The Networked North: Borders and Borderlands in the Canadian Arctic Region

Edited by Heather Nicol and P. Whitney Lackenbauer

The Networked North identifies and addresses key lenses for understanding cross-border cooperation in the North American Arctic under conditions of globalization, climate change and changing international relations. Each chapter focuses upon a particular theme influencing cross border relationships, such as historical legacies, cultural relationships, cross-border flows of people and goods, security arrangements, governance practices and sustainability challenges. Twelve short chapters systematically define the ways in which Arctic and sub-Arctic borderlands are uniquely situated within processes of climate change, devolution, globalization, resurgent indigeneity, and neo-realist geopolitical processes. All authors acknowledge how the North has been reterritorialized by each of these processes in ways that encourage the networked nature of sovereignty and territoriality.

 

ISBN: 978-0-9684896-5-9 (pdf)

Heather Nicol and P. Whitney Lackenbauer, eds. The Networked North: Borders and Borderlands in the Canadian Arctic Region. Edited book with Heather Nicol. Waterloo: Borders in Globalization/Centre on Foreign Policy and Federalism. vi, 198 pp.

Networked-North-cover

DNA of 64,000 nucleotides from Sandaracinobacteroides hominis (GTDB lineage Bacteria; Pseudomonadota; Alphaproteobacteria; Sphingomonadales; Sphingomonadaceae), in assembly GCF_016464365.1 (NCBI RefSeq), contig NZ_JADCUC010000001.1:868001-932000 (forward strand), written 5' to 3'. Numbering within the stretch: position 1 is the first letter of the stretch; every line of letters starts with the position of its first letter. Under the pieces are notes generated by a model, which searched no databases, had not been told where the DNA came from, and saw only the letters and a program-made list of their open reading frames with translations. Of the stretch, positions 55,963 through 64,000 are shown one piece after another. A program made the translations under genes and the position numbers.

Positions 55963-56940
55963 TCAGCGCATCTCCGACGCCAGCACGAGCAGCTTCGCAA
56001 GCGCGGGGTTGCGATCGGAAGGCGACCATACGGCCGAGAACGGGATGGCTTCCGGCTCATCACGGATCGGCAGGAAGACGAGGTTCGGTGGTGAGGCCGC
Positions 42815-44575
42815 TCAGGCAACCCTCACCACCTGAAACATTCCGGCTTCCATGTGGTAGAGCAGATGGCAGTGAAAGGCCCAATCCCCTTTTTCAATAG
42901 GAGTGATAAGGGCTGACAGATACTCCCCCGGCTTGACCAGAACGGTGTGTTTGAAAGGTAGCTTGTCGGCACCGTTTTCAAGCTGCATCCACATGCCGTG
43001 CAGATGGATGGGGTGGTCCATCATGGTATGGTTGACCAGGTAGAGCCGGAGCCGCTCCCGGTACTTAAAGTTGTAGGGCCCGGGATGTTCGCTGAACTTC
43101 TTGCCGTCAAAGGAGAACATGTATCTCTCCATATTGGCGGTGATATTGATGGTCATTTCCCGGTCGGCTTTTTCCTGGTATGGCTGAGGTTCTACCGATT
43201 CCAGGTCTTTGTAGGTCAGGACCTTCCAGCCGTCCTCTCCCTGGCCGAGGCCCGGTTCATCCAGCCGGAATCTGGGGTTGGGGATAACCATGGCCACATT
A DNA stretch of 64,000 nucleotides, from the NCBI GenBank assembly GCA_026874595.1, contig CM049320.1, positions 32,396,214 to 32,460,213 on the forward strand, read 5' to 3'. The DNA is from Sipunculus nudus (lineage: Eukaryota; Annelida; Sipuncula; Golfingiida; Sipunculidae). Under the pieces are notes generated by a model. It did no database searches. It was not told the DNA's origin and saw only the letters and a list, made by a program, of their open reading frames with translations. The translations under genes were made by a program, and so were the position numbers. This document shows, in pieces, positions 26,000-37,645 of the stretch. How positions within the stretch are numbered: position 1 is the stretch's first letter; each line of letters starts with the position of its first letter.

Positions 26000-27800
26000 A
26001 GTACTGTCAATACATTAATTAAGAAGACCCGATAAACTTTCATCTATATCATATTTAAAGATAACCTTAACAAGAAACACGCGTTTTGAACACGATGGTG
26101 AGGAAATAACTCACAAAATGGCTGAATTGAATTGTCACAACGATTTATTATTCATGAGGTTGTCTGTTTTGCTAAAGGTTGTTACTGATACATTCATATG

Contents

INTRODUCTION

Regionalization, Globalization and Arctic Borders: An Interpretive Framework by Heather Nicol and P. Whitney Lackenbauer 

PART ONE: CULTURE, HISTORY, IDENTITY

Chapter One: Layered Landscapes, Layered Identities. Historic Narratives, Arctic Aesthetics, and Indigenous Agency in Canada’s Anthropocene by Victoria Herrmann

Chapter Two: Re-Bordering the North: Governance, Northern Alliances and the Evolution of the Circumpolar World by Ken Coates and Carin Holroyd

 PART TWO: GOVERNANCE AND POLICY

Chapter Three: Crossborder Indigenous Collaboration and the Western Arctic Borderland by Barry Scott Zellen

Chapter Four: Arctic Thaw and the Future of the Arctic Council: An Ecosystem-Based Analysis of the Region’s Governance Prospects by Jennifer Spence

Chapter Five: Identifying Changing Arctic Policy Preferences—Canada and the United States Compared by Douglas C. Nord

PART THREE: SECURITY, SOVEREIGNTY, AND BORDER MANAGEMENT

Chapter Six: Challenges of Sea Ice Prediction for Arctic Marine Policy and Planning by Scott R. Stephenson and Rebecca Pincus

Chapter Seven: The Territorial North and Canada’s International Arctic Security by P. Whitney Lackenbauer and Suzanne Lalonde

Chapter Eight: Managing Flows: A Profile of Regional Border Security Management in the Territorial North by Heather Nicol, Adam Lajeunesse, and Karen Everett

PART FOUR: BORDERLANDS, ECONOMIES, AND SUSTAINABILITY

Chapter Nine: National Border Management Polices and Their Effect on Regional Trade: A Study of the Yukon Exporting Industry by Karen Everett

Chapter Ten: Protocol: Soft Technologies of Neoliberal Geographies by Liam Kennedy-Slaney

Chapter Eleven: The Yukon River Inter-Tribal Watershed Council: Management Across Borders by Leslie Collins